Plasma glucose concentration is normally maintained within a narrow range despite
wide fluctuations in the supply (meal) and demand (exercise) for nutrients. In adult
humans, plasma glucose concentrations throughout a 24-hour period average 90 mg/
dl, with maximum values 60-90 minutes after meals, usually not exceeding 140 mg/
dl, and values during a moderate fast or exercise usually remaining above 50 mg/dl.
The development of type 1 (insulin-dependent) diabetes mellitus requires genetic
susceptibility (1). This disease is thought to be the result of an organ-specific autoimmune
process in which the immune system reacts abnormally against the body's own
insulin secreting 0 cells in the pancreatic islets.
Studies of the prevalence of diabetes in the population can serve several useful
purposes. They can provide information vital to the rational planning of health services
for diabetic patients, they can explore hypotheses about risk factors for the
disease and possible causal mechanisms, and finally they can provide estimates of
the impact of the disease on the health of the population.
Why does insulin-dependent diabetes mellitus occur? What are the factors that
account for the remarkable variability in the age and timing of onset of clinical disease?
There is general agreement that insulin-dependent diabetes mellitus (IDDM) is an
autoimmune disease (reviewed in 1-7). Evidence supporting this concept includes
selective lymphocytic infiltration in and around affected islets (that is, insulitis) at
the time of diagnosis (8)
Until recently, the diagnosis of type 1 (insulin-dependent) diabetes mellitus (IDDM)
was simple. Hyperglycemia has always been the gold standard for the diagnosis of
diabetes, and insulin dependency is usually easy to identify from simple clinical and
Non-insulin dependent diabetes is a cause of rising morbidity and mortality in
developed countries. In the United States, it is estimated that there are 14 million
NIDDM cases (7% of the population), approximately half of whom remain undiagnosed.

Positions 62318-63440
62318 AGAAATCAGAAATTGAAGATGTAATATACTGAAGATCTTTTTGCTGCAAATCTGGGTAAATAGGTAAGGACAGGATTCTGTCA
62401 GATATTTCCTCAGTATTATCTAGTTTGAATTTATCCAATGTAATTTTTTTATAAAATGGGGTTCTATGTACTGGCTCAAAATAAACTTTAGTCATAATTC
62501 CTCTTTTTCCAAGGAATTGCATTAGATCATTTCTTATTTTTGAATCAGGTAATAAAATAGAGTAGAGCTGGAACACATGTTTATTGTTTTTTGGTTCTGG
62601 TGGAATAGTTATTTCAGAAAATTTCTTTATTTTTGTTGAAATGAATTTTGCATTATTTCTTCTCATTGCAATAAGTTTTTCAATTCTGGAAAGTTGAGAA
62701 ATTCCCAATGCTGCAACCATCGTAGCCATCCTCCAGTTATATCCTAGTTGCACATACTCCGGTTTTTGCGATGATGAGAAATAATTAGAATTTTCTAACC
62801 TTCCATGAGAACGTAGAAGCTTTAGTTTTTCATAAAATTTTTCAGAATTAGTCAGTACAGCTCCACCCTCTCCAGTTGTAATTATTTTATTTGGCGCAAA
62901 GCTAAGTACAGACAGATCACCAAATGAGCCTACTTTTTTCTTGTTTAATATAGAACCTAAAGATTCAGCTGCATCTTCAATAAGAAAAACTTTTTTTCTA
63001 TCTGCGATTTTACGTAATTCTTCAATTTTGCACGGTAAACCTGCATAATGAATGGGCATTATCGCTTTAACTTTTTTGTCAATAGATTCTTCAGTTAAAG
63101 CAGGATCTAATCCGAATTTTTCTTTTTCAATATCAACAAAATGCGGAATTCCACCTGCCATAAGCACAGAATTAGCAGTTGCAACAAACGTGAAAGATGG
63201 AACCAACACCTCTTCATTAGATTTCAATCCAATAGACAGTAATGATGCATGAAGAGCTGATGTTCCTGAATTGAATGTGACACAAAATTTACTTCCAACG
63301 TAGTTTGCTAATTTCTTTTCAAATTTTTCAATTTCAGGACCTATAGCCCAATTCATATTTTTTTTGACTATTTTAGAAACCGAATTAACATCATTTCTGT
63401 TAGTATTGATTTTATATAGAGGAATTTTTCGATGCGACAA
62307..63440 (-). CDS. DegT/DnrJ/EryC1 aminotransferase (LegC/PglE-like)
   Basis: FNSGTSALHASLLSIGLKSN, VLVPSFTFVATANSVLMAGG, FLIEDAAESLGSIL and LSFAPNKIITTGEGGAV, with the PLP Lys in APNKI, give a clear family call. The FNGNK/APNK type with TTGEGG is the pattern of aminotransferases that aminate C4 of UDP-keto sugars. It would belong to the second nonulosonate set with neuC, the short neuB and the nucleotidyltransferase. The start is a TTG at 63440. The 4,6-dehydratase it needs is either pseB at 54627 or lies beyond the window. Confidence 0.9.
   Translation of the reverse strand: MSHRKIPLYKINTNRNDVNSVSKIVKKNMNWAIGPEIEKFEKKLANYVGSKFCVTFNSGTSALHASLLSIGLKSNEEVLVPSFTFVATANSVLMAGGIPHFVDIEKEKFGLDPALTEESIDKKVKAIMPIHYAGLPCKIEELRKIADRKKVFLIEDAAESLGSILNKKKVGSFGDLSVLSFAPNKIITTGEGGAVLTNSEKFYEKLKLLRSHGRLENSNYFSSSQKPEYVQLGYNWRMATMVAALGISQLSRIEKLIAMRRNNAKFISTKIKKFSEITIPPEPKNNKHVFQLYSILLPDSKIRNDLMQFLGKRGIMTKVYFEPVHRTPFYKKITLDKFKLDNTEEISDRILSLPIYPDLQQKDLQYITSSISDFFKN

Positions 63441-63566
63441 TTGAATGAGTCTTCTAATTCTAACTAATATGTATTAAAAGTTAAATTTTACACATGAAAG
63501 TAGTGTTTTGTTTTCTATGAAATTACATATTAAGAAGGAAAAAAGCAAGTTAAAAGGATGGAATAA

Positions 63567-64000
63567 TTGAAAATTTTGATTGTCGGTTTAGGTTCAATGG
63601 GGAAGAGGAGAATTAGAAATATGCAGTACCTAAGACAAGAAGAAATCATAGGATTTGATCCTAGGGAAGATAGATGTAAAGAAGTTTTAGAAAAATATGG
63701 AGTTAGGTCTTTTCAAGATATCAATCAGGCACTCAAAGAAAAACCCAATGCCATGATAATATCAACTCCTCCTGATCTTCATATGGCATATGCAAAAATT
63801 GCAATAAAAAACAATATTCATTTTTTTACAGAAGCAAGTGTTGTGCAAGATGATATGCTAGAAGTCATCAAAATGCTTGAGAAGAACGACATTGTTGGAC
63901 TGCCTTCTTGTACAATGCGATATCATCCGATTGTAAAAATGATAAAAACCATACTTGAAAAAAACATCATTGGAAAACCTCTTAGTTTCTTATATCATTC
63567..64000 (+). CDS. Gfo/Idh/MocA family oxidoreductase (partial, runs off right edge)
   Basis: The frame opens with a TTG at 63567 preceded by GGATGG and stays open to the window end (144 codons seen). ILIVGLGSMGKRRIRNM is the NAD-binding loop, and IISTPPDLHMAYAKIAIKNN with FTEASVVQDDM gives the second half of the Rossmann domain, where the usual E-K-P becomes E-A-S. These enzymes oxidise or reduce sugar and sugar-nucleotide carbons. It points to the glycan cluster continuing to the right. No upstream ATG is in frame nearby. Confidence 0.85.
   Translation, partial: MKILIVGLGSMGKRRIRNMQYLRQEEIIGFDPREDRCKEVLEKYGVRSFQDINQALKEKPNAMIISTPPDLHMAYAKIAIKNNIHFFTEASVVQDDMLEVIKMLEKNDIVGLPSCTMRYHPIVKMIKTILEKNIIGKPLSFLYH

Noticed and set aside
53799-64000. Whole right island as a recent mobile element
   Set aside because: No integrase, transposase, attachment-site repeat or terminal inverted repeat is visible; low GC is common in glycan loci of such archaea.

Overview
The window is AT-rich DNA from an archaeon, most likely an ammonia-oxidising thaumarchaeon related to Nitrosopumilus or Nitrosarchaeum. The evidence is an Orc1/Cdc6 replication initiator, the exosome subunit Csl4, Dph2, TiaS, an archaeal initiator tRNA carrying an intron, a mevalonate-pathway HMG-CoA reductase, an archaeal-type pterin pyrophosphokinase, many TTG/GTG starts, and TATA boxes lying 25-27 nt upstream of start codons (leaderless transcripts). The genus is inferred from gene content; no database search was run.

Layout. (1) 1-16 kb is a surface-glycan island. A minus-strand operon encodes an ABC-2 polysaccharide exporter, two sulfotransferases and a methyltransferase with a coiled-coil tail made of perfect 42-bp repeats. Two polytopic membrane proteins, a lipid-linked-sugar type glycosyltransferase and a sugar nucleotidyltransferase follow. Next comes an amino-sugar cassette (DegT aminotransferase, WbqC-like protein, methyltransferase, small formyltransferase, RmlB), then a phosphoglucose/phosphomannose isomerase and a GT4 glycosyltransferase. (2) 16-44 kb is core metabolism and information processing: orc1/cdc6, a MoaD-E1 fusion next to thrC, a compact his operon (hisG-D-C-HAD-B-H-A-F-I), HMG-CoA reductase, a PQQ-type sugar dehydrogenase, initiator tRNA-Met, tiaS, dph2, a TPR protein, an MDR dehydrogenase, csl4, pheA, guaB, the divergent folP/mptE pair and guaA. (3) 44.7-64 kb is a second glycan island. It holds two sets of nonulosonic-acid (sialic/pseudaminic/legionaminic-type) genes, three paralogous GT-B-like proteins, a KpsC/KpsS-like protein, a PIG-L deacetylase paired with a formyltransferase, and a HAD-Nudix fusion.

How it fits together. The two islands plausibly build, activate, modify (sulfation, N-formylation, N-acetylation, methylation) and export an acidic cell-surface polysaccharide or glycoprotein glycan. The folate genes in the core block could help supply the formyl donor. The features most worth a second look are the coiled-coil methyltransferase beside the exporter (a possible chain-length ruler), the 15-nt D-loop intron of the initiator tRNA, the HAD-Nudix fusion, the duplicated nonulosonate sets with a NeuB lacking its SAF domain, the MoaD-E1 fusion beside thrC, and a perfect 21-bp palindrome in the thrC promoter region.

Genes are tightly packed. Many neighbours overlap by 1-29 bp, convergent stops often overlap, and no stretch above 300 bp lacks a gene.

Diabetes mellitus is the most common endocrine disorder that occurs during human
gestation. In the United States, diabetes (including gestational diabetes) affects approximately
3-5% of all pregnant women (1) or about 70,000-100,000 women per
The physiological changes of pregnancy tend to reset glucose homeostasis in the
direction of diabetes. About 2-3% of all pregnant women develop abnormal glucose
tolerance in pregnancy.
The infant of the diabetic mother (IDM) is a prime example of the problems that may
exist in the neonate secondary to maternal disease (diabetes).
The Papyrus Ebers contained reference to a condition that may have been diabetes
mellitus dating back to before 1500 BC. A good clinical description was given by
Celsus (30 BC-50 AD).
Patients with insulin-dependent diabetes may suffer from major vascular disease
leading to retinopathy, glomerulonephropathy and hypertension as well as to neuropathy,
especially in the presence of poor metabolic control.
The Diabetes Control and Complications Trial (DCCT) was designed to assess
the value of intensive treatment in patients with insulin-dependent diabetes mellitus
The treatment of diabetic patients for the past 70 years has been based on drugs
(insulin or oral hypoglycemic agents), diet, and exercise.
Insulin-dependent diabetes mellitus (IDDM) remains an incurable disease. The
metabolic lesion resulting from /3 cell destruction cannot be reversed, and insulin
replacement therapy remains palliative at best.
Diabetes mellitus is characterized by derangements in the metabolism not only of
glucose and fat but also of protein (1). However, protein has always received less
attention than fat and glucose, both in terms of alterations in its metabolism and in
its nutritional implications.
Pancreatic and islet transplantation, either as an immediately vascularized organ
graft or as a free graft of dispersed tissue, is the only treatment of type 1 diabetes
that can establish an insulin-independent state (1).
Education is the process that will enable patients with diabetes to obtain the optimum
metabolic control while continuing to maintain their chosen style of life. Education
is not merely the process of informing and providing theoretical knowledge.